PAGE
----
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Old 11-25-2018, 06:43 AM
 
7,803 posts, read 4,399,284 times
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Quote:
Originally Posted by Lodestar 77 View Post
I could not do that (rent it out), my home is my safe place, my peaceful place, my retreat from the noise and aggravation of the world. I need it to be neat and clean with everything in it's place, placed by me. I would feel creeped out if anyone lived in my home without me being there.

I do envy you, however, that you could do that. I wish I could.
I'm not that attached to any material possession and expect to be even less so in retirement/as I age. After all, we can't take it with us? Especially if my future home is a vacation-type property, I'll keep it pretty generic, storing any last, lingering personal effects in a "safe place" within the property or outside it.

"When he died, although it took me awhile, I realized I no longer had a reason to stay in Minnesota. So I moved to Arizona."

I, too, have been tied to where I'm living for decades due to personal obligations -- first as a family member, eventually a caregiver and then as an employee securing my pension. When it all comes to an end and I really have no reason to stay here, I often wonder if I'll be like a lifelong caged animal whose cage door has finally opened, but has no idea what to do with that unaccustomed freedom! I'm sure it must be an adjustment in thinking and feeling. Hope I make good use of it.
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Old 11-25-2018, 06:48 AM
 
7,803 posts, read 4,399,284 times
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Quote:
Originally Posted by fluffythewondercat View Post
I've seen these vehicles on the road. In fact, I've got one parked next to me right now.


They're converted Dodge Grand Caravans. It's really clever how they pack so many features into a small space.


https://www.jucyusa.com/rvs-for-sale/


They'll buy it back from you if you try it and find you don't like it. No idea what the buyback percentage might be.
The camper van has many advantages for travelers. It's great for providing a place to overnight while on the road, but too compact for full-time living, IMO.
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Old 11-25-2018, 08:25 AM
 
Location: Cochise county, AZ
4,981 posts, read 3,468,620 times
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Quote:
Originally Posted by otterhere View Post
The camper van has many advantages for travelers. It's great for providing a place to overnight while on the road, but too compact for full-time living, IMO.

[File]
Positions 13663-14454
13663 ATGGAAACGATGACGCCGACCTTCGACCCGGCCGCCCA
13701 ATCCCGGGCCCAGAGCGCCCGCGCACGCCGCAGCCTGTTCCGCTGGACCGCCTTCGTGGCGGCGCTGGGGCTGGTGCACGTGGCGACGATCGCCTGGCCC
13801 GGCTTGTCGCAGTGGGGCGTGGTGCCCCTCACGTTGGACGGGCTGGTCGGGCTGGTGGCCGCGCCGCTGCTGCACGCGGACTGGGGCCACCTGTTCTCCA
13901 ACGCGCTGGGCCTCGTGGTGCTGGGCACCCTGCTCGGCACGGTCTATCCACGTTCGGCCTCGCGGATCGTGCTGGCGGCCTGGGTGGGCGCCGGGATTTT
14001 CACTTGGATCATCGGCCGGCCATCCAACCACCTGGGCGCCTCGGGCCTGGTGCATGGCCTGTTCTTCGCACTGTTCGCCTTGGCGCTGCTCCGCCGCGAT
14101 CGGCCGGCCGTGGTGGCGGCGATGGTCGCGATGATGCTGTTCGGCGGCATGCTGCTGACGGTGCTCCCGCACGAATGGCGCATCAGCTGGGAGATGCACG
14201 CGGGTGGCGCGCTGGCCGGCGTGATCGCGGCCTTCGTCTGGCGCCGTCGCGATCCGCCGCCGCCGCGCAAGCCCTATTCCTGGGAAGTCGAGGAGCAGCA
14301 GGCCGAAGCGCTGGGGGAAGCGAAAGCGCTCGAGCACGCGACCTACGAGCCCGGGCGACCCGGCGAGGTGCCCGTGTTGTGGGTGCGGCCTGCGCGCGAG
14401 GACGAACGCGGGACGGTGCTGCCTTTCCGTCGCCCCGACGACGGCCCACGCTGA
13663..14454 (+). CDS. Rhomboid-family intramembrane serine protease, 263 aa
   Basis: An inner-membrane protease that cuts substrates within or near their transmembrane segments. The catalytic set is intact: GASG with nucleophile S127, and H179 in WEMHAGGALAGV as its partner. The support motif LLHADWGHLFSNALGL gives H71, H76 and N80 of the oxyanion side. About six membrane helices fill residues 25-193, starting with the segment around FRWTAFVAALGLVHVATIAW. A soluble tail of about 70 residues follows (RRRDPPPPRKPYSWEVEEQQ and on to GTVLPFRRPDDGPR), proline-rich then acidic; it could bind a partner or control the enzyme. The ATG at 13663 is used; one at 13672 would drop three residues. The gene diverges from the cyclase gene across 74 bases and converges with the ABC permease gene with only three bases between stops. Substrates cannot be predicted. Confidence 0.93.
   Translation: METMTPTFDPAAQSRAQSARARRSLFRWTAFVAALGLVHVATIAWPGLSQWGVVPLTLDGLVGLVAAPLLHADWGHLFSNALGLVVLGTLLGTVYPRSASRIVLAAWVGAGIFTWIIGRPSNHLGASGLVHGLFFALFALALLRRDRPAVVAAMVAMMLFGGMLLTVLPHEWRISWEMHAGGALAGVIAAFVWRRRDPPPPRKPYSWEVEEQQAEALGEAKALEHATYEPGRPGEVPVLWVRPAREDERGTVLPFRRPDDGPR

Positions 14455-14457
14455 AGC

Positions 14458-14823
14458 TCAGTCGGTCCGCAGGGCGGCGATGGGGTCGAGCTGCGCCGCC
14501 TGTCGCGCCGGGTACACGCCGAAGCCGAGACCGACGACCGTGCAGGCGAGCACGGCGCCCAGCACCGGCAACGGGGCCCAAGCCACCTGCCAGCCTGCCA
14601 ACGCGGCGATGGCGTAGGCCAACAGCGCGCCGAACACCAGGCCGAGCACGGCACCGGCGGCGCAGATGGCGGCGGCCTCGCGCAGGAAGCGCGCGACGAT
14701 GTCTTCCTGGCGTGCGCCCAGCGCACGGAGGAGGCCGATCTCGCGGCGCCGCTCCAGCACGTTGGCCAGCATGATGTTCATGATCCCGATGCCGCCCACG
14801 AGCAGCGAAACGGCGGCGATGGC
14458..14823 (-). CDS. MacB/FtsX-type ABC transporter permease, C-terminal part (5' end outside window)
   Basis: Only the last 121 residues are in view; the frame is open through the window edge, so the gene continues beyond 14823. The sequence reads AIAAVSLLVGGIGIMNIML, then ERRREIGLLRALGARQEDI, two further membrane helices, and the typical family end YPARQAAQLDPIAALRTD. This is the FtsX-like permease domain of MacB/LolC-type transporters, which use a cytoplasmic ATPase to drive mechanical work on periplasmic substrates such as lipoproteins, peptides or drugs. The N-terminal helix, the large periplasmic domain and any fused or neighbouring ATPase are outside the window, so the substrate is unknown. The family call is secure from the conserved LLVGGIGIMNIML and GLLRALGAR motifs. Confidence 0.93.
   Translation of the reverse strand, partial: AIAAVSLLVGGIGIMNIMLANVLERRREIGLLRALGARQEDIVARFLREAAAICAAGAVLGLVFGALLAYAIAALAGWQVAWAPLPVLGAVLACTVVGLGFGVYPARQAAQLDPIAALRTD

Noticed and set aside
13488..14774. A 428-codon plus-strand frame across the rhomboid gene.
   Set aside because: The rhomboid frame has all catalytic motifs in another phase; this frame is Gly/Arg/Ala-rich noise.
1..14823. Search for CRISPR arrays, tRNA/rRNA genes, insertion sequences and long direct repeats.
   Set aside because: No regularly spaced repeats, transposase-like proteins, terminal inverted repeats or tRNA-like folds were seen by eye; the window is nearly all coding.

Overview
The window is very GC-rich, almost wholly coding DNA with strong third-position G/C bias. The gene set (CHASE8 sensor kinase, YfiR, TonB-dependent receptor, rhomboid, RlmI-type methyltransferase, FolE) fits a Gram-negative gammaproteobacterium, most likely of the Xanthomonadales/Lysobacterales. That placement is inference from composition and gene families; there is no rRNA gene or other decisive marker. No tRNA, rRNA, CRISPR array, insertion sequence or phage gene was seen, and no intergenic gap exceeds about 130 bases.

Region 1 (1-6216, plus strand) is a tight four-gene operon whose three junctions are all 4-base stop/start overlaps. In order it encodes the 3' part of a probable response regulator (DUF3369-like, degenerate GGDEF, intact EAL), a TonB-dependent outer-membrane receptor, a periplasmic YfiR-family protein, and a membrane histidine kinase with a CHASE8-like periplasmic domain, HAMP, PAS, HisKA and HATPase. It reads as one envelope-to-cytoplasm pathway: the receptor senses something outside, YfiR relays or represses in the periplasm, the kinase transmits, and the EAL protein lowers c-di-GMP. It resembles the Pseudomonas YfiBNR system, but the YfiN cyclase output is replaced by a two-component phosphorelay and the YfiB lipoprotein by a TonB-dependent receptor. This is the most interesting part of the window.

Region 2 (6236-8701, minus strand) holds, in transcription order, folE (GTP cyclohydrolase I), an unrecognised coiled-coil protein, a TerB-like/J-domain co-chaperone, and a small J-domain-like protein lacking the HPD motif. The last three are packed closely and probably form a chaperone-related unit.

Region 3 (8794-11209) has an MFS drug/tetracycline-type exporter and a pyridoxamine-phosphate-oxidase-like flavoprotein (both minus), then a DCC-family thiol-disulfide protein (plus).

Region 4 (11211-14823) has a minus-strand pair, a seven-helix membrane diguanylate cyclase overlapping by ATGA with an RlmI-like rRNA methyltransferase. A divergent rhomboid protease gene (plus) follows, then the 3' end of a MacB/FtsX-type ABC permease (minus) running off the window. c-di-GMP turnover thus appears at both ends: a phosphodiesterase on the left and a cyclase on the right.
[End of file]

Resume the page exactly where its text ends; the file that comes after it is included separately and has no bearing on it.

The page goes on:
I agree. I have until September to make any decisions as I renewed my lease this past September. This allows me the opportunity to explore options.

Regardless I will be buying camping essentials as I do plan to explore this beautiful state. I get excited thinking about it as I haven't spent a lot of time outside of Minnesota. I'll probably invest in a good tent as I don't relish the thought of sleeping in the car. I've been researching different options and there are some that are remarkably easy to put up, yet strong enough to withstand the wind.

One woman who spends a lot of time traveling in her car mentioned that she bought most of her essentials at thrift stores. I'm going to check those out before I buy anything new. If need be I'll buy new.
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Old 11-25-2018, 08:35 AM
 
Location: Cochise county, AZ
4,981 posts, read 3,468,620 times
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Another thing I think about is checking for someone who is upgrading to a larger space and wants to sell what they are using now. I assume I would do something like that if/when l was ready.

There's so much to think about, so many options to explore. I want to be careful and make the right decision. If I did this, I would probably have to borrow from my investment account to buy something decent. At first that thought scared me but I realized I could pay it back quickly with what I would normally pay for rent.
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Old 11-25-2018, 09:18 AM
 
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I'm just back from a road trip to visit relatives. It was 3 hours on the freeway each way. Sometimes it was ok, mild traffic. Coming into cities, it was much worse. In St. Louis, the freeways are nuts. It is maybe not as bad as LA, but it is up there. I mean 6 lanes and people driving like crazy. And I did it both early evening and late evening. At 9 PM it was still insane near St. Louis. Now we were in an SUV. Think about driving in that with an RV. That is not for me, no way. And then when you get to a campground setting up and all that. I salute those that want to try this lifestyle, but I'm not doing it.
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Old 11-25-2018, 11:42 AM
 
Location: Scottsdale, AZ
7,706 posts, read 4,738,002 times
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Quote:
Originally Posted by jmp61616 View Post
I'm just back from a road trip to visit relatives. It was 3 hours on the freeway each way. Sometimes it was ok, mild traffic. Coming into cities, it was much worse. In St. Louis, the freeways are nuts. It is maybe not as bad as LA, but it is up there. I mean 6 lanes and people driving like crazy. And I did it both early evening and late evening. At 9 PM it was still insane near St. Louis. Now we were in an SUV. Think about driving in that with an RV. That is not for me, no way. And then when you get to a campground setting up and all that. I salute those that want to try this lifestyle, but I'm not doing it.